First home buyers now make up the smallest proportion of the housing market on record, Australian Bureau of Statistics figures that go back 22 years now show.
The bureau’s data show the proportion of first home buyers dipped to 12.5 per cent in September, the lowest level since it started collecting the figures in July 1991 — the previous low was 12.8 per cent in March 2004.
The actual number of first home buyers (6,363) was only the lowest since February this year, but they were swamped by an influx in upgraders and investors.
First home owners aren’t seeing relative affordability, they’re seeing absolute unaffordability.
The value of investment lending leapt 5.2 per cent in September, while the number of loans to owner-occupiers rose 4.4 per cent.
UBS Australia’s chief economist Scott Haslem said relative affordability was driving demand from investors and upgraders, leaving first home buyers unable to compete.
“Housing in Australia still remains pretty expensive, but it has become cheaper than it has been for the last ten years given the fall in interest rates and, up until recently, pretty low prices,” he said.
“In contrast though, first home owners aren’t seeing relative affordability, they’re seeing absolute unaffordability, so I think for first home owners housing in Australia still looks pretty expensive.”
Westpac’s senior economist Matthew Hassan said high home prices were one factor, but there were a few other reasons that first-time buyers were steering clear of the housing market.
“Previous state government incentives for first home buyers, which have become less generous over the last year or so,” he explained.
“Also, in some cases, we’re seeing some strains appearing on labour markets which may be more of an effect on a first home buyer.”
Bigger loans granted
The fall in lending to first-home buyers came despite research that showed banks were willing to lend more of the purchase price than they were a few years ago.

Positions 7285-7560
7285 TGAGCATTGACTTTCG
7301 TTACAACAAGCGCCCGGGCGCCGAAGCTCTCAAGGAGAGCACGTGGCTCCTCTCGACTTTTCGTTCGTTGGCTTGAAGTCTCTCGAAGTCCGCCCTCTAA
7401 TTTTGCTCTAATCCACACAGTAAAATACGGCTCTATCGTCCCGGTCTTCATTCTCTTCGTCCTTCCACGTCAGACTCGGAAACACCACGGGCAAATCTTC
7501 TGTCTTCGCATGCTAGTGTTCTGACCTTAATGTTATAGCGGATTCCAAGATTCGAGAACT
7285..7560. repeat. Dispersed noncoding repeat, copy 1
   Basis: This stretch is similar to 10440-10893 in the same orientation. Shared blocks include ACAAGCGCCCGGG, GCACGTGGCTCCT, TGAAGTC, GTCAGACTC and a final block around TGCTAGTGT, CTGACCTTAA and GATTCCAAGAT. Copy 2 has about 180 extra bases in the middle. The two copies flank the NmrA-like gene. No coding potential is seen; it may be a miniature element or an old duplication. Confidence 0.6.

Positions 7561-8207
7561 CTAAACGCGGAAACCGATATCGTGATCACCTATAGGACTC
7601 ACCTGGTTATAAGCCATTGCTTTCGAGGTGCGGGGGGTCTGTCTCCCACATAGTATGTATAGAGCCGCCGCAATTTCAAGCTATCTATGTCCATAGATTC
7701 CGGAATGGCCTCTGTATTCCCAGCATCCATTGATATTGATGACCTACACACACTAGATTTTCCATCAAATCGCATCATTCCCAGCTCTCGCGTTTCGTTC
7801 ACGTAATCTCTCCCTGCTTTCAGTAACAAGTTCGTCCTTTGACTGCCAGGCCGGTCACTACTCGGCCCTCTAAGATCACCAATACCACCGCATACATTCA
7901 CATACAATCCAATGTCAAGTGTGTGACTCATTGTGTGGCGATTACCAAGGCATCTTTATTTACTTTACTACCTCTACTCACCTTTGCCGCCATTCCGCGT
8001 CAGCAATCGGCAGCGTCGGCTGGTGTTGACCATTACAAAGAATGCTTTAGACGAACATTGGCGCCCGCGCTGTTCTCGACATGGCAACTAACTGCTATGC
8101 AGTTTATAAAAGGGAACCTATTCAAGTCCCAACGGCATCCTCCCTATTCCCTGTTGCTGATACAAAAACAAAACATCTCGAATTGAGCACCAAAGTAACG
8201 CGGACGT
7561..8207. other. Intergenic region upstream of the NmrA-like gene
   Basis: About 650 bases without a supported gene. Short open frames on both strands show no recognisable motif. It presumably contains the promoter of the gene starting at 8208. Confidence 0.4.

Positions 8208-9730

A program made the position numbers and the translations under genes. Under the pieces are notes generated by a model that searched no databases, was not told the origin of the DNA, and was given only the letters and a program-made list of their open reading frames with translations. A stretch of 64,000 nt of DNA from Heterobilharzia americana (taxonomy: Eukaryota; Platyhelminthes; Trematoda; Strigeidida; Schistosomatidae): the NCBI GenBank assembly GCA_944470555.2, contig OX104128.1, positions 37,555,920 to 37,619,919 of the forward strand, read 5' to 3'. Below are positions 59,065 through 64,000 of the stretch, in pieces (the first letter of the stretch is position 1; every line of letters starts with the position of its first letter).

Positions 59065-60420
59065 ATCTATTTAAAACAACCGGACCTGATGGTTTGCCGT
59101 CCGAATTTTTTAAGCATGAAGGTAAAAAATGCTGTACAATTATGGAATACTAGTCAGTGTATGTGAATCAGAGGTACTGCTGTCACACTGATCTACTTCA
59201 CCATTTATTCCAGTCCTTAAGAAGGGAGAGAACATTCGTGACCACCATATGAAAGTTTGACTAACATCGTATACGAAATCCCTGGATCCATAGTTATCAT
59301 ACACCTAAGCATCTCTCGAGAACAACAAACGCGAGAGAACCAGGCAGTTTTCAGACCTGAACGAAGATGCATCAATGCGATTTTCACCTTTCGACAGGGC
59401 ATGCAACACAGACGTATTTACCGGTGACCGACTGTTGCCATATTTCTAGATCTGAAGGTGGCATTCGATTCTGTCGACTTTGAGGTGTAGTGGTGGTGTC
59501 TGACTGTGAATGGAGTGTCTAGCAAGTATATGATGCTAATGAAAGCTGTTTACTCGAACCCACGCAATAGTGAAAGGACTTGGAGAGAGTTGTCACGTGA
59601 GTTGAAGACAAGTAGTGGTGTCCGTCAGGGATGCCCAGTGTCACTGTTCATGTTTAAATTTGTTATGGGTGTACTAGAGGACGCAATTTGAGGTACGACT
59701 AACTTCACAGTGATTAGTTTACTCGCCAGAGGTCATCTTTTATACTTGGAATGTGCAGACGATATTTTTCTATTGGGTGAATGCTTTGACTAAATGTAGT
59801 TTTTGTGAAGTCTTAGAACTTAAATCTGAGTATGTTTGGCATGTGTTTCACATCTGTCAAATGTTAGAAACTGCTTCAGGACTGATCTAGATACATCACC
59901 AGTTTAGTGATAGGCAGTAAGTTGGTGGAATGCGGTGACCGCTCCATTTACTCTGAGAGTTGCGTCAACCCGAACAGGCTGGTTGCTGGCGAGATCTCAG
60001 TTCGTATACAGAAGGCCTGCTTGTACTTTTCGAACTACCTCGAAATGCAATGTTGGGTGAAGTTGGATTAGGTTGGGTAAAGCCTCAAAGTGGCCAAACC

Martin North, the principal of Digital Finance Analytics, said lenders were competing strongly to win business in a lower credit growth environment, and that meant lower lending standards.
“There has been a slight acceleration of higher loan-to-value ratio loans being written. From the lows back in 2009-10 they’ve pretty much doubled what they were,” he observed.
“That is explained partly by some first time buyers essentially trying to access the market and the banks being willing to lend a little bit more than they were previously.
“And we’re also seeing a very sharp rise in the number of investor loans and some of those investor loans are interest only loans and deliberately high loan to value ratios because obviously what they want to do is to get the tax benefits.”
The major lenders strenuously denied they were lowering standards.
However, Mr North’s figures showed they were now lending an average of 80.8 per cent of the purchase price to first home buyers, up from 72.5 per cent just under three years ago.
Non-bank lender ‘even less cautious’
He said non-bank lenders were probably being even less cautious in how much deposit they required from home loan borrowers.
“Those non-banks are also happy to provide higher loan to value ratio loans, but those do not appear in the official statistics because they’re measured differently,” he said.
“I think we have to watch this quite closely. We could be laying some traps for the future if we’re not careful.”
The trap was that financial institutions would lend too much of a property’s value, exposing them to losses if the home owner defaulted in an environment in which real estate prices had fallen.
Mr North says property price falls were unlikely in the short-term, but Australia’s market was vulnerable in the longer-term.
“I’m still worried about the absolute level of house prices, they are still very high by any international comparisons,” he warned.
“So it’s not a bubble, it’s a longer term issue that we’ve got a systemic issue in Australia.”
Mr North said he was worried that Australian banks were already forgetting the lessons of the global financial crisis.
“I’m not sure that all of the lessons from 2007 onwards have been really lodged in the back of the brain and we’re seeing perhaps some revert to type,” he added.
The Reserve Bank has already publicly warned banks to be careful about low-deposit loans and Mr North said more regulation was likely if banks did not heed that warning.
“Overseas, for example in New Zealand, there have been some direct regulatory intervention to cap the proportion of high loan-to-value loans,” he observed.
“I think in Australia we are early in that cycle, but the trends are now a little more concerning and I would not be surprised to see some further action.”